Asghar Ali EngineerPosted Jul 31, 2010 •Permalink • Printer-Friendly Version
Woman judges and Sharia
By Asghar Ali Engineer
RECENTLY two women judges have been appointed in Malaysia in the Sharia court but strangely enough their appointment is conditional on their not handling cases pertaining to marriage and divorce.
They can handle other cases like the custody of children, maintenance, property, etc. The appointment of women judges is a welcome move but the conditionality attached seems strange.
The question is: why can’t women judges deal with marriage and divorce cases? Is there any such injunction in the Quran or the Sunnah? No, not at all. In fact Imam Malik and the famous historian and Quranic commentator, Tabari, have held that women can become qazis; Imam Abu Hanifa was of the opinion that women can be appointed as qazis in certain circumstances; no one held that it would be under certain conditions only.
Why then have such conditions been laid down in the case of the two Malaysian women judges? Is it not sheer male prejudice against women? Our jurists and scholars always oppose any innovation (bidah) and consider it haram, but when it comes to innovations involving women and which have no basis in the Quran or Sunnah, these are welcome. When the Quran and Sunnah do not lay down any conditionality for women judges one is justified in asking: why, then, this innovation?
Why can’t a woman qazi handle cases pertaining to marriage and divorce? Are the appointing men afraid that women judges would be sympathetic to women who generally suffer in cases of marriage and divorce, and that cases would be favourably disposed of in favour of the suffering women? Apparently no reasons have been given for putting in such conditions; one can only infer from circumstances.
Several hadiths have been narrated by the Prophet’s (PBUH) wives, particularly Hazrat Ayesha, in matters of marriage and divorce. If a woman has no proper understanding of such issues why are such hadiths accepted by the jurists? They should be rejected because they have been narrated by a woman. Also, it is known to Islamic historians that the Prophet used to consult his wives on several matters.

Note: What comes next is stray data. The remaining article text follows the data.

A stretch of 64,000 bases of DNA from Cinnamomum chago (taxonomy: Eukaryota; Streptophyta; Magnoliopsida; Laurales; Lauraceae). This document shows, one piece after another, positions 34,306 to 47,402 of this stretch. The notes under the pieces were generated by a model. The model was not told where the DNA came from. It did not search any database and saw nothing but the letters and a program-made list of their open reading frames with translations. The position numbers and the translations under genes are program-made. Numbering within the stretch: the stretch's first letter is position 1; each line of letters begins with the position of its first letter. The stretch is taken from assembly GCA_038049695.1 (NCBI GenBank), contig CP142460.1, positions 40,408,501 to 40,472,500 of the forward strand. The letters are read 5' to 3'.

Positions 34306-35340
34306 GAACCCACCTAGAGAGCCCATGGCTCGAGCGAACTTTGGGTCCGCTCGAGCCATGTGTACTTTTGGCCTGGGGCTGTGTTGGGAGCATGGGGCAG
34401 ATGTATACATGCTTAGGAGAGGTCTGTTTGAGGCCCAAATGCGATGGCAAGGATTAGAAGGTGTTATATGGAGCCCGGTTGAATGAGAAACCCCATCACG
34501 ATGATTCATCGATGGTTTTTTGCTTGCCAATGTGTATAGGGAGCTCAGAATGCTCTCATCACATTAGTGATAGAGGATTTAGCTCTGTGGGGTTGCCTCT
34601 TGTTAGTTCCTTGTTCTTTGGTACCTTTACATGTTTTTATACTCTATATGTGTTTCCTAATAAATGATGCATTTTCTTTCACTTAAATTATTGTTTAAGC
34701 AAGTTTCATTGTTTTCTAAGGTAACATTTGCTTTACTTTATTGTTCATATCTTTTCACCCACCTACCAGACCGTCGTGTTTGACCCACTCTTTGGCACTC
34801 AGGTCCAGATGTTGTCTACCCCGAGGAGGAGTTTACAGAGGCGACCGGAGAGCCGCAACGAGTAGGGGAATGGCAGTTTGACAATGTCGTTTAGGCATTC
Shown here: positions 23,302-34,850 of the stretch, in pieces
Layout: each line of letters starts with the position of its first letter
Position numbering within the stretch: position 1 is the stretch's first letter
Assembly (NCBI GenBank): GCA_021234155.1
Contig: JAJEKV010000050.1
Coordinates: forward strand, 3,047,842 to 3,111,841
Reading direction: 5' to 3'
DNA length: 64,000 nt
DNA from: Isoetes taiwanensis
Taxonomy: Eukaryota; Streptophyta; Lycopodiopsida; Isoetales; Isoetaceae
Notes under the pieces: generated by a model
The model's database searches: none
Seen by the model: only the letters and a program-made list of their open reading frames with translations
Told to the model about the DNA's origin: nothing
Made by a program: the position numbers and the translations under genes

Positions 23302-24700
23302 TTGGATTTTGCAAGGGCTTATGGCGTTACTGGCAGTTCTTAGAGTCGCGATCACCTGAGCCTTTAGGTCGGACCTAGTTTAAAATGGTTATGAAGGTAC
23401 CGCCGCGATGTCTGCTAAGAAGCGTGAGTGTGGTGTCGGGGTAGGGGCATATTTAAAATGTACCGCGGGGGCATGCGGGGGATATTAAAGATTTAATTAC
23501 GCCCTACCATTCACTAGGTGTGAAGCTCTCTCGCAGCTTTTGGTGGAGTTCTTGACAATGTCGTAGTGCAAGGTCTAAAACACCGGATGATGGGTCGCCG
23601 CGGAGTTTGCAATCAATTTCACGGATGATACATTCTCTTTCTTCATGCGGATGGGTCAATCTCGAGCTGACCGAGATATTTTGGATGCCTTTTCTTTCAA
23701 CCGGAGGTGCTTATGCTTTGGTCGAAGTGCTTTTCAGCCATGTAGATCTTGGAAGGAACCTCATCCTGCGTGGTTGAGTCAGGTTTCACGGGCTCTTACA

The Quran repeatedly asks believers to enforce what is good (maaruf) and prohibit what is evil (munkar) and believers include both men and women. Thus, it is as much obligatory on men as on women to carry out this injunction of the Quran, more so in the case of a judge. Imam Abu Hanifa was in favour of appointing women qazis precisely on the basis of this Quranic injunction. What is the function of a qazi if not to enforce what is good and prevent that which is evil?
Also, who understands better than women as to what marital problems are and how often men divorce their wives simply in a fit of anger? In Islam marriage is a contract and both men and women have equal rights to enter into the contract, laying down conditions they like. If the woman has the right to lay down conditions for entering into a marital contract, she can also be supposed to have a thorough understanding of marital relations or a mutual relationship.
Nowhere do we find a verse in the Quran or a suggestion in a hadith that women are intellectually inferior in understanding such matters. As for the controversial tradition that women are naqis al-aql (intellectually inferior) and naqis al-iman (inferior in faith), the less said the better. The Prophet consulted his wives in several matters. He consulted one of them on the crucial matter of peace at Hudaibiyah, and accepted her advice to sacrifice his camel. He could not have said that women were inferior in intellect.
It was Hazrat Khadija who congratulated her husband for becoming the Prophet of Islam after he received the first revelation, and was perspiring and feeling uncertain as to what was happening to him. It was Hazrat Hafsa, his wife, in whose custody the earliest compiled Quran remained until the time of Hazrat Usman. The Prophet also is reported to have said that one who honours women becomes honoured himself.
The Prophet had all daughters and no surviving male offspring. He greatly loved them and brought them up with great affection. He used to say that one who loves his daughter, educates her and marries her off his place in paradise is assured. He loved his daughter Fatima most and would rise to his feet in respect when she entered his house. There are no differences on these matters among jurists and narrators of hadiths, and yet several hadiths are deemed as forged, which show women in a very poor light.
In fact, it should be not surprising that the entire discourse on women in the Quran is right-based and for men duty-based. What is surprising is that in Islamic jurisprudence the entire discourse reverses: for men it is right-based and for women duty-based. It is high time the Muslim intelligentsia came forward to rethink the entire corpus of Islamic jurisprudence in respect of issues and bring it in conformity with the Quranic spirit of justice, equality and human dignity.
The writer is an Islamic scholar who heads the Centre for Study of Society & Secularism, Mumbai.